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ON THE NATURAL FACULTIES Book I
[p. 71]adherents of Asclepiades will assent to this- or rather, they will- not possibly, but certainly- declare that they disbelieve it, lest they should betray their darling prejudices.
(2) About 4 oz., or one-third of a pint.
Let us pass on, then, again to another piece of nonsense; for the sophists do not allow one to engage in enquiries that are of
any worth, albeit there are many such; they compel one to spend one's time in dissipating the fallacious arguments which they bring forward.
What, then, is this piece of nonsense? It has to do with the famous and far-renowned stone which draws iron [the lodestone]. It might be thought that this would draw
their minds to a belief that there are in all bodies certain faculties by which they attract their own proper qualities.
Now Epicurus, despite the fact that he employs in his "Physics"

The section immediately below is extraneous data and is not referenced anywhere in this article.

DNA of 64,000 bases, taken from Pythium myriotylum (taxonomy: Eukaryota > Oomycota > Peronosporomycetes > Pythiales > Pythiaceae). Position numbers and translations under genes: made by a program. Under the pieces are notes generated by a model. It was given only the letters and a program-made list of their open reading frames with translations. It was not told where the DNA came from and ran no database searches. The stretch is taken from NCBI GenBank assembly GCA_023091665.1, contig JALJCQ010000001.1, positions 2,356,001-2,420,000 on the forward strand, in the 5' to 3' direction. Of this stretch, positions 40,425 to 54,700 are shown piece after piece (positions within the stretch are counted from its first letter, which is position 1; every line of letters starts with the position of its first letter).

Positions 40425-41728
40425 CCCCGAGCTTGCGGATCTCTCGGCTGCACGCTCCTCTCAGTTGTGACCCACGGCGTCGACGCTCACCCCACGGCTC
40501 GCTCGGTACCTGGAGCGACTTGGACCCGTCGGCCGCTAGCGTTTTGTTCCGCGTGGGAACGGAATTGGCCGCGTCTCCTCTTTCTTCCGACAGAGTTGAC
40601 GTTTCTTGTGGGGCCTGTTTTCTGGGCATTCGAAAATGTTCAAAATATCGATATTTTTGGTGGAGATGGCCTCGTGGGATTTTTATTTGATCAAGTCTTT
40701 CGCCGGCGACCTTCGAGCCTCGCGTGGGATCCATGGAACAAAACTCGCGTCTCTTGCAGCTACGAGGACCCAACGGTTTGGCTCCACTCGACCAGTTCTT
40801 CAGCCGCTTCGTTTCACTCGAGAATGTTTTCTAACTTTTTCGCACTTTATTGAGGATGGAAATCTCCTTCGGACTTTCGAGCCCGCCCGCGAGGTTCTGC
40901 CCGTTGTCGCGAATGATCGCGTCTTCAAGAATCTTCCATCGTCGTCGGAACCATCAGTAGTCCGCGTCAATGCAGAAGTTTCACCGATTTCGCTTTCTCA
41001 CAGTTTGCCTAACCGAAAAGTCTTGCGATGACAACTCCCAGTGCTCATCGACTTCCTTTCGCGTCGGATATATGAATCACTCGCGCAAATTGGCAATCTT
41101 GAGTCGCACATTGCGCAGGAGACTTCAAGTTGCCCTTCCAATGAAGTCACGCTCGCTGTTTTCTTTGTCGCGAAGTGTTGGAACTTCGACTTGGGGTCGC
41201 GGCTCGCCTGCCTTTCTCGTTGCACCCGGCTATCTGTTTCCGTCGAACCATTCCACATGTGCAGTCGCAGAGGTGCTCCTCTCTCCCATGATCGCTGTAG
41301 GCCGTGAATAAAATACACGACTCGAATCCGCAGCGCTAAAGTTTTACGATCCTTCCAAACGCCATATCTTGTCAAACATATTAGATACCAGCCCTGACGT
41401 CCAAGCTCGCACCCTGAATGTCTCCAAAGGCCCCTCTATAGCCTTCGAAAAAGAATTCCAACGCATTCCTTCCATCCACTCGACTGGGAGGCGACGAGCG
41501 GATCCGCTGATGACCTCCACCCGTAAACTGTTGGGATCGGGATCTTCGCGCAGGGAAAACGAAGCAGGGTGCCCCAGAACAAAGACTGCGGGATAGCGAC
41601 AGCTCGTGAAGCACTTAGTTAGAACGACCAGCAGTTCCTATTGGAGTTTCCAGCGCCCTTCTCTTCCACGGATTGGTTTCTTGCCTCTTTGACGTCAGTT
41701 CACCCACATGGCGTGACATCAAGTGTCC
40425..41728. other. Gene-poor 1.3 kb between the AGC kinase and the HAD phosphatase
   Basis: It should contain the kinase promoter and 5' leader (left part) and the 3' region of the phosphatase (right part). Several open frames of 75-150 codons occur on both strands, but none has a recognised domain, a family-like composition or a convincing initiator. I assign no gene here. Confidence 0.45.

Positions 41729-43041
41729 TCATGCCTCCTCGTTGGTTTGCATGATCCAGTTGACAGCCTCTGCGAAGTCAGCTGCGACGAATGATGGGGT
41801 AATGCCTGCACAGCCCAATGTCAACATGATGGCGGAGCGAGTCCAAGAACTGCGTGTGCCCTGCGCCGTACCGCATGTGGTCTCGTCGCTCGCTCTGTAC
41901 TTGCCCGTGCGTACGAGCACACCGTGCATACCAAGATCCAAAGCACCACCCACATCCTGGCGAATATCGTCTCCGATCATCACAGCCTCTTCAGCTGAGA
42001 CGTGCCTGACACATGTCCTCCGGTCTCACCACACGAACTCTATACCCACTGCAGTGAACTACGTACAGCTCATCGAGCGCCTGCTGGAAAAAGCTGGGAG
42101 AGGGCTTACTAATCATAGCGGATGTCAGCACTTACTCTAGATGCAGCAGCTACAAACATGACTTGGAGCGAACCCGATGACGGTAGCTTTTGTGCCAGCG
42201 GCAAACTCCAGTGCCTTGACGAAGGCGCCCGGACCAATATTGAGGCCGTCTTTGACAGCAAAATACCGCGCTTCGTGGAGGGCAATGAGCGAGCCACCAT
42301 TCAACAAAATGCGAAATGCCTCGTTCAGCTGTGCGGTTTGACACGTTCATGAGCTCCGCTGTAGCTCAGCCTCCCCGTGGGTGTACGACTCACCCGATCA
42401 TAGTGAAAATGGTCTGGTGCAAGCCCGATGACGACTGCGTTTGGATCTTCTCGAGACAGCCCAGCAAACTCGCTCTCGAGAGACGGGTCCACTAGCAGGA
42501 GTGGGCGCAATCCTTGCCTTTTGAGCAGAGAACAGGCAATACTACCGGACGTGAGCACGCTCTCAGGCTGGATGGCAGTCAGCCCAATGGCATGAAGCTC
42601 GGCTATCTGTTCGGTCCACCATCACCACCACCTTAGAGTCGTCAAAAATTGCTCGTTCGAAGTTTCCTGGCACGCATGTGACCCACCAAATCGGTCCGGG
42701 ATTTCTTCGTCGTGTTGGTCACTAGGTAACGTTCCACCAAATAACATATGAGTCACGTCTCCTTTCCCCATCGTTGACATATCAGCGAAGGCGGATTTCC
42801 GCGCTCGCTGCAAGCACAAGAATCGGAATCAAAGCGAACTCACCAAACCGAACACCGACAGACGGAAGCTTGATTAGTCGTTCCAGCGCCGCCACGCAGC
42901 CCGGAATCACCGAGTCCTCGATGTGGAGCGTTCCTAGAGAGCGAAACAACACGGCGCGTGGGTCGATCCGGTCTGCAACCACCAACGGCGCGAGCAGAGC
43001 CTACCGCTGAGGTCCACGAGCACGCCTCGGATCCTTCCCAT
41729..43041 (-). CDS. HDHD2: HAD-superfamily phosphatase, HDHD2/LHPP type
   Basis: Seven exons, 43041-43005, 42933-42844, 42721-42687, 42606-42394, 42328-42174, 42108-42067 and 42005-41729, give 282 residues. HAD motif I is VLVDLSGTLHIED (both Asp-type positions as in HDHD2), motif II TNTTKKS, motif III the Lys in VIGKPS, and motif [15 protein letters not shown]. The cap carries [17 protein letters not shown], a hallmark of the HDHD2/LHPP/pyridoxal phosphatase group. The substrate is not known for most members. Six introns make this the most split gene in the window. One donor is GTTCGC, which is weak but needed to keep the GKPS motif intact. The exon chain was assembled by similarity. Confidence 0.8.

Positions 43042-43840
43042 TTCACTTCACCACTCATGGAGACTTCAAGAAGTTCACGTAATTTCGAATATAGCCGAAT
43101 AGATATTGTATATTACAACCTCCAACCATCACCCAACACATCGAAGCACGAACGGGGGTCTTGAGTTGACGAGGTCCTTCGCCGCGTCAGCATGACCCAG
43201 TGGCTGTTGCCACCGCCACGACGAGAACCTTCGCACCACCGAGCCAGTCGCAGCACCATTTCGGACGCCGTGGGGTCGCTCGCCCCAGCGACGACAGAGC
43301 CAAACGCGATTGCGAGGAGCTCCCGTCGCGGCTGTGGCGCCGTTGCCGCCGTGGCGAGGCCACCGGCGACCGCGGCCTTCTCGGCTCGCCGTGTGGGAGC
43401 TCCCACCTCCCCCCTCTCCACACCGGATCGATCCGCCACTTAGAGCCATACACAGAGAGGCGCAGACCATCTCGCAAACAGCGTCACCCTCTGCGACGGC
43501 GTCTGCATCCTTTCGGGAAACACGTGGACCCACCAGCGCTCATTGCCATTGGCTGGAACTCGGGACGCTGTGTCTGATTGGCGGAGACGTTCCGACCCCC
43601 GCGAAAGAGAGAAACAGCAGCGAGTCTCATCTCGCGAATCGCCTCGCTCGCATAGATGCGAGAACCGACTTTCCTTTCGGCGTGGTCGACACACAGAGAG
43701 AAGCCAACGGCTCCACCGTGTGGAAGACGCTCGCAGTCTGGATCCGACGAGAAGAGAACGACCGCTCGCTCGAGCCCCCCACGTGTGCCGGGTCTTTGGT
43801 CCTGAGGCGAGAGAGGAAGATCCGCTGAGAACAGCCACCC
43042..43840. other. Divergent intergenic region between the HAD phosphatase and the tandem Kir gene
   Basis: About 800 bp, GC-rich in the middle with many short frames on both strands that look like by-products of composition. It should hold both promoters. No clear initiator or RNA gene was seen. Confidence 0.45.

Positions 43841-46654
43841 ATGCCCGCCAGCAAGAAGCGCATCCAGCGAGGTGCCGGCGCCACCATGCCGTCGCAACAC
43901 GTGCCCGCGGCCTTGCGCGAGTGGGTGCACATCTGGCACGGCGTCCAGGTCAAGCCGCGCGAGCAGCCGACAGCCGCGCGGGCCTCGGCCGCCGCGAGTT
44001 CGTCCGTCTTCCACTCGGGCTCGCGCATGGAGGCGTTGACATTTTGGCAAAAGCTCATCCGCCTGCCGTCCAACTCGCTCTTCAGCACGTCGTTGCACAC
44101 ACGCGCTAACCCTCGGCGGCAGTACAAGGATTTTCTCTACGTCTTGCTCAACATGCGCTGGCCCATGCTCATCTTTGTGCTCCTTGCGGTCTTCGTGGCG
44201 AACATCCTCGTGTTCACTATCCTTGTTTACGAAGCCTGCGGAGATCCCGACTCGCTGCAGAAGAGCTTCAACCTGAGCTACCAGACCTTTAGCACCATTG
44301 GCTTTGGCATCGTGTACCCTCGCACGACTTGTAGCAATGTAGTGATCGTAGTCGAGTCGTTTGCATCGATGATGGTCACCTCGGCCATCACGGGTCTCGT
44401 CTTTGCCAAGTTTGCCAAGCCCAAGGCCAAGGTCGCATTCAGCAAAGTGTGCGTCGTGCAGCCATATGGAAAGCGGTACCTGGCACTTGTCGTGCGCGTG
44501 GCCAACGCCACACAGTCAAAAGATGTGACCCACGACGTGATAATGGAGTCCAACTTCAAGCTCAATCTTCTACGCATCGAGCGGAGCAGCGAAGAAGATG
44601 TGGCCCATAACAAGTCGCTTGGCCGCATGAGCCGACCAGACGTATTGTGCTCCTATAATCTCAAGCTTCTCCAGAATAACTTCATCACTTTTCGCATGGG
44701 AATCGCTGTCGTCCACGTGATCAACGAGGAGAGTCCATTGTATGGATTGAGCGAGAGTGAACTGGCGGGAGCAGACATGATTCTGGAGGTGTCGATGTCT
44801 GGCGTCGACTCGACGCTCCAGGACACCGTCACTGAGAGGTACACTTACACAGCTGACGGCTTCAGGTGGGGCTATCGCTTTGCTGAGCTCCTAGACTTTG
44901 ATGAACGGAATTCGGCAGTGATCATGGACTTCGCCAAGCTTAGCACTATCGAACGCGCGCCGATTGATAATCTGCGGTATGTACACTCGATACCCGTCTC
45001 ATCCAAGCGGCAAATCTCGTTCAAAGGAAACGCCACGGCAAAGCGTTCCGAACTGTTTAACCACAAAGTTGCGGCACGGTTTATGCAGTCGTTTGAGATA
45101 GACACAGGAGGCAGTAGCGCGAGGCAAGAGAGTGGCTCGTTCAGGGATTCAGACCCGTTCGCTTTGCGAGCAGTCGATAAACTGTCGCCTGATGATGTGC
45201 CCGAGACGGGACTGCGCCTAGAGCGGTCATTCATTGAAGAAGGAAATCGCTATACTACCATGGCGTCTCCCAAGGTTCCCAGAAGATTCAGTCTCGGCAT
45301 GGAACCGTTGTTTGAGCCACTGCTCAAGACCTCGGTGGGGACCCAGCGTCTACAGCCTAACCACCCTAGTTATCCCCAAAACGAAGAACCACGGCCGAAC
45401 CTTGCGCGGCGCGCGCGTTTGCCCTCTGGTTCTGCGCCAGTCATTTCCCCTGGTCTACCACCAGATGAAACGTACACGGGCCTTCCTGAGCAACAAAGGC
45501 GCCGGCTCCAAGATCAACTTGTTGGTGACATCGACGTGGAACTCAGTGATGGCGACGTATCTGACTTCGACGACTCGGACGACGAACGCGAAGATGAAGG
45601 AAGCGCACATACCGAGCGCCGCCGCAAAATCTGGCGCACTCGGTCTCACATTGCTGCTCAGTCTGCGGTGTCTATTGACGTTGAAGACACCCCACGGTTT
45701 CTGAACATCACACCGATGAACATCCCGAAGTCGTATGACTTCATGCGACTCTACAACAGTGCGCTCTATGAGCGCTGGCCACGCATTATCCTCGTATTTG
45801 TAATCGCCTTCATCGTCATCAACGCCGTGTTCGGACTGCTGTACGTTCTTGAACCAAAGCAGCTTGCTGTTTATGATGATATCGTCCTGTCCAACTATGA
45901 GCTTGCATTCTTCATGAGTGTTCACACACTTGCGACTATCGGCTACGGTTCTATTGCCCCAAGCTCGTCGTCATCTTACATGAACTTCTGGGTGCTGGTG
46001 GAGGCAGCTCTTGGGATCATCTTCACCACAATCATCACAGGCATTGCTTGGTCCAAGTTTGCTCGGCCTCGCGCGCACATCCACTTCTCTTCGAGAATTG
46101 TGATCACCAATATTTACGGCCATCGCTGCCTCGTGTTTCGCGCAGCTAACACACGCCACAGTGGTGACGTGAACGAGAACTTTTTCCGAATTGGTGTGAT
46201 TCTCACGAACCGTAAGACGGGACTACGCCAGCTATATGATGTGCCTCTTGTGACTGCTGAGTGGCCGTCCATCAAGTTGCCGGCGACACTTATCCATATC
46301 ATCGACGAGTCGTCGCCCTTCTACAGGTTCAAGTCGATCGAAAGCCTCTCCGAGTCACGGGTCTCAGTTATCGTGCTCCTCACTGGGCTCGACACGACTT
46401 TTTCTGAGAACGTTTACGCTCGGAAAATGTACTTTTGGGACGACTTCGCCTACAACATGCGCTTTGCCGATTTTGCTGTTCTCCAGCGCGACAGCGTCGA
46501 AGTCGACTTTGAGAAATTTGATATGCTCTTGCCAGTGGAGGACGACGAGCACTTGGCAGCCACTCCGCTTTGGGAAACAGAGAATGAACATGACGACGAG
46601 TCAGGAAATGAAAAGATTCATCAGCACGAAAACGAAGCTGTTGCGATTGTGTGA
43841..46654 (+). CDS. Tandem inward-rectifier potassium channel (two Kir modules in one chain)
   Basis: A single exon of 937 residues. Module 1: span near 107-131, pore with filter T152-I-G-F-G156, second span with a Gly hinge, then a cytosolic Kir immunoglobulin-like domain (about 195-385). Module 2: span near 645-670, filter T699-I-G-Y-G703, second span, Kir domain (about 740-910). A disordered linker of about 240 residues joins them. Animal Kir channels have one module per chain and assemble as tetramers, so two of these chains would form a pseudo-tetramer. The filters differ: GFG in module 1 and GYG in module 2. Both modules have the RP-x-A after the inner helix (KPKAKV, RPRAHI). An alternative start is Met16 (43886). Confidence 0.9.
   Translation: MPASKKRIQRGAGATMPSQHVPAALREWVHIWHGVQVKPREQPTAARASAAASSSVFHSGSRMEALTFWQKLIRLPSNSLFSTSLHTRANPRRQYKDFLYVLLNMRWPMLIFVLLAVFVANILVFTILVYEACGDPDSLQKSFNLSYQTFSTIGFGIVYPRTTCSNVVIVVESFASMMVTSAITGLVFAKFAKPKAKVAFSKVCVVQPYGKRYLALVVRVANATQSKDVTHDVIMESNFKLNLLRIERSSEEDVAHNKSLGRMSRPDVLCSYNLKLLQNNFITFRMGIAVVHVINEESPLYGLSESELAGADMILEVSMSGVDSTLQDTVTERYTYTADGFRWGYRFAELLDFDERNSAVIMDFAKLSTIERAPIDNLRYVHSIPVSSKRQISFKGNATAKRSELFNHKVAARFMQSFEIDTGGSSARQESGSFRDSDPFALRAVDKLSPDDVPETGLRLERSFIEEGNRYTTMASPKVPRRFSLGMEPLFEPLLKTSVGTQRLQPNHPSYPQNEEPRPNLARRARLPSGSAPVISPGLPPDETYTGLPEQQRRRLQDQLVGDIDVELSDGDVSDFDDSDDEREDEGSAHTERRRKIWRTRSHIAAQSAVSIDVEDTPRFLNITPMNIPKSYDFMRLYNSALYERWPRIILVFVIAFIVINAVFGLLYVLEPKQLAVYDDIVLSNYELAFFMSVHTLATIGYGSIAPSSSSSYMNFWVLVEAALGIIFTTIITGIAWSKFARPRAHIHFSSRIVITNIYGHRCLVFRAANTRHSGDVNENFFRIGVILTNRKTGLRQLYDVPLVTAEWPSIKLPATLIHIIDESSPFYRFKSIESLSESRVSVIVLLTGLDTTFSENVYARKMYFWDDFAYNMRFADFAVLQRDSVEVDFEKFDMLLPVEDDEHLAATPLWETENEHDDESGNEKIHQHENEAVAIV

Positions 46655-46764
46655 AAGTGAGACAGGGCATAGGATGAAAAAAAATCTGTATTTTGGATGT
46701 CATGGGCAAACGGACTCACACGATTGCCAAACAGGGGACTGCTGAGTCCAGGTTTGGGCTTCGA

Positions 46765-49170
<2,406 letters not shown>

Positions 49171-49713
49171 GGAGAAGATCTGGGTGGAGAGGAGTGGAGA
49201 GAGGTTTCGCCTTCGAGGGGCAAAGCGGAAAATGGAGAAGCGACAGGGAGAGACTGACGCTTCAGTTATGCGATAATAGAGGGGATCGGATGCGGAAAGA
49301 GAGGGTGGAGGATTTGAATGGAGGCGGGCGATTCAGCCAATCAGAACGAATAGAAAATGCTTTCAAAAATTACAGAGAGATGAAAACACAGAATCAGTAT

Lit. physiology, i.e. nature-lore, almost our "Natural Philosophy"; cf. Introduction, p. xxvi.
elements similar to those of Asclepiades,
The ultimate particle of Epicurus was the ἄτομοf or atom (lit. "non-divisible"), of Asclepiades, the ὄρκοf or molecule. Asclepiades took his atomic theory from Epicurus, and he again from Democritus; cf. p. 49, note 5.
yet allows that iron is attracted by the lodestone,
Lit. Herculean stone.
and chaff by amber. He even tries to give the cause of the phenomenon. His view is that the atoms which flow from the stone are related in shape to those flowing from the iron, and so they become easily interlocked with one another; thus it is that, after colliding with each of the two compact masses (the stone and the iron) they then rebound into the middle and so become entangled with each other,